There is no Frigate like a Book - Emily Dickinson

Pseudoscience - Homeopathy

Used as treatment for clinical medical conditions,Homeopathy is a pseudoscience invented by writer, translator and medical practitioner, Samuel Hahnemann in 1796 – a time before the germ theory of disease had been discovered and when many patients died from the treatments of the day rather than the actual illnesses.

Homeopathy is dependent on major premises proposed by Hahnemann.  Firstly “like cures like” and secondly, water retains a “memory” of the toxins it has come in contact with.  Homeopathic preparations, therefore involve treating a patient with water containing the disease-causing or similar toxin, that has been subjected to a dilution process in which no traces of the original toxin are present.  Today, this water is then added to sugar pills and sold to the public as treatments for anything from sleeplessness to cancer.

Essentially harmless, the efficacity of homeopathy as a viable treatment for major illnesses has come under the scrutiny of national healthcare agencies, such as the National Health Service (NHS) in the UK and Australia’s publicly funded universal health care system Medicare, who have argued that continued support of homeopathy is a waste of tax payers’ money and potentially dangerous in leading people away from conventional health management practices.  Proponents of homeopathy argue that homeopathy is a natural treatment currently outside of the understanding of science, and a relatively low-cost alternative to conventional medicine.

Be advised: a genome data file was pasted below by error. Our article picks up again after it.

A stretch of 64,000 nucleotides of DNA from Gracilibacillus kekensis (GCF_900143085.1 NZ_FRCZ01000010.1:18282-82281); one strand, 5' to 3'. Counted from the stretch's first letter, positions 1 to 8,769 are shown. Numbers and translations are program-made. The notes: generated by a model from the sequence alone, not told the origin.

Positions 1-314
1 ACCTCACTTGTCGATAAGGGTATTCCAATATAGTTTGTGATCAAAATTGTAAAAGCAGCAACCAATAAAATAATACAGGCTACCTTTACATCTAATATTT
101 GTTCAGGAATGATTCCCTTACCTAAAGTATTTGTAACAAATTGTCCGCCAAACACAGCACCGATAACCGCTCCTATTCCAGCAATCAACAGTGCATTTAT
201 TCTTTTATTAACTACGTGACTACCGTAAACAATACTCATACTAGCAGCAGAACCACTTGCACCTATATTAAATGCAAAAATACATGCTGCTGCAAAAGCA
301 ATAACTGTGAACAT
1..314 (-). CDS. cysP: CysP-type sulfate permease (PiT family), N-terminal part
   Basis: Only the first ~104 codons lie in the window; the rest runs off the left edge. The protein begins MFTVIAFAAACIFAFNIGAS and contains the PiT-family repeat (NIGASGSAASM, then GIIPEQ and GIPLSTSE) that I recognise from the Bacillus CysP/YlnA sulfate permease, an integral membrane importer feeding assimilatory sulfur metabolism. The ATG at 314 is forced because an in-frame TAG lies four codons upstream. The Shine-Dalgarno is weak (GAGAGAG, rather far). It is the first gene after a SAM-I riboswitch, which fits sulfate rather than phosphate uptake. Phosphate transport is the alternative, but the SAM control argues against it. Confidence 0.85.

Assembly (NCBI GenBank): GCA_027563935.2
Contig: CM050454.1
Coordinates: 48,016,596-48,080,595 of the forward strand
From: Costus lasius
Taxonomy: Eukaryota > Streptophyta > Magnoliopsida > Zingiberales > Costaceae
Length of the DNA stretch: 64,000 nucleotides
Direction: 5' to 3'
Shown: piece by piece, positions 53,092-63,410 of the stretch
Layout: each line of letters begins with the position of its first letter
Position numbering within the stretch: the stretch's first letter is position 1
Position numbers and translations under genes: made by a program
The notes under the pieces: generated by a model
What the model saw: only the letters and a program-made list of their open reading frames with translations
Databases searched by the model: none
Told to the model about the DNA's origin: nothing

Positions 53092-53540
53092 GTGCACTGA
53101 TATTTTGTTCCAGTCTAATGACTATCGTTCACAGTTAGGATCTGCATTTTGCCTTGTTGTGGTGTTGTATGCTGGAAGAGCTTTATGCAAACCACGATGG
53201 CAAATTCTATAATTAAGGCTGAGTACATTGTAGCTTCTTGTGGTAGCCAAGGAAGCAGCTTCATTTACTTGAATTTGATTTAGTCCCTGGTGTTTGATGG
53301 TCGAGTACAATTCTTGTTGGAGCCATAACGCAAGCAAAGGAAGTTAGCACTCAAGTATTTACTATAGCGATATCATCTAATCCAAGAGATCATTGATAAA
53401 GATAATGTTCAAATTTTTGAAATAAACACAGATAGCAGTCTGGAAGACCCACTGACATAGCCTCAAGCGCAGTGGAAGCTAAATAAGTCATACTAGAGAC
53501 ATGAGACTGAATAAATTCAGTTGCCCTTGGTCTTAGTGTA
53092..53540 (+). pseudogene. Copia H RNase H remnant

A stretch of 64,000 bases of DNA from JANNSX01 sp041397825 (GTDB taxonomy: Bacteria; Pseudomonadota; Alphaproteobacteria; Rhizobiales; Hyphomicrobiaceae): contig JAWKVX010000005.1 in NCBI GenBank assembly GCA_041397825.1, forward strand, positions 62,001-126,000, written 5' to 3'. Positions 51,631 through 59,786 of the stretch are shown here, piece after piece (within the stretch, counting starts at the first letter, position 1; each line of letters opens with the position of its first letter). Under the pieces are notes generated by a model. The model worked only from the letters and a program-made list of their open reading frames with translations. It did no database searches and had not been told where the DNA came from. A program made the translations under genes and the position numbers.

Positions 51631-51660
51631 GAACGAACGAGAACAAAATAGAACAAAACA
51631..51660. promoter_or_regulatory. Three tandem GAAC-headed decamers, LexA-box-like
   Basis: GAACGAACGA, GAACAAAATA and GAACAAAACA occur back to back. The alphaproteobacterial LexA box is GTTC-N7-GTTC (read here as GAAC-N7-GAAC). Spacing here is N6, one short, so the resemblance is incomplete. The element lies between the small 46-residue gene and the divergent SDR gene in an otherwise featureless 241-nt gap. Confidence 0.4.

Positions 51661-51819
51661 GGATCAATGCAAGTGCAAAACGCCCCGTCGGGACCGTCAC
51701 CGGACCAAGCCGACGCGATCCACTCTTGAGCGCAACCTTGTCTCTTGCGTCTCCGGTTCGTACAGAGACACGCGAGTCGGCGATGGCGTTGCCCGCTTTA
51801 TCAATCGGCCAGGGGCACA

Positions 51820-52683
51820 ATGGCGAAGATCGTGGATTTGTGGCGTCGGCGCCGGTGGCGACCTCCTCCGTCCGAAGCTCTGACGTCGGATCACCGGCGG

In this activity, you will examine the pros and cons of homeopathy, and write a composition and conduct a discussion and debate using the information in the sources provided below.


  1. Read and understand the articles
  2. Watch and understand the videos
  3. Write a ONE-PAGE composition based on ONE of the following topics:
    1. An impartial but informative news article for your local newspaper
    2. An argumentative essay pursuing one aspect of the debate
    3. An analysis of the credibility and motivations of the articles and videos below


Questions to think about while reading the following articles:
  • Credibility: Is the author or publisher reputable?
  • Bias: Does the author or publisher exhibit a vested interest in their subject matter?
  • Balance: How well balanced is the article in the presentation of the arguments?
  • Sources: Are the sources of information cited?

  1. "Homeopathy not effective for treating any condition, Australian report finds" – Melissa Daley, The Guardian, March 11, 2015
  2. "Homeopathy: what does the 'best' evidence tell us?" - Edzard Ersnt, The Medical Journal of Australia, 2010; 192 (8): 458-460 PDF
  3. "Harvard Study Has Good News for Homeopathic Medicine" - John Weeks, Integrative Practitioner, March 4, 2016
  4. "Scientific proof that Homeopathy works" - Matthew Silverstone, Natural News, Sept. 13, 2011
  5. "Can homeopathy 'work' even when there's no evidence?" Bianca Nogrady, ABC Health & Wellbeing, May 25, 2014


While you're watching the videos below, think about the following questions:

  • What objective is each video trying to achieve?
  • What are the scientific facts presented in the videos?
  • Are the claims backed up with evidence? 
  • What is the level of neutrality in which the information is presented?
  • Does the video play to the viewers' emotions or rationality?

Does Homeopathy Work?

While a growing number of people are turning to such remedies to treat a range of health conditions, the majority of data in peer-reviewed scientific literature does not support its effectiveness.

What is Homeopathy? - Dr. Keith Scott-Mumby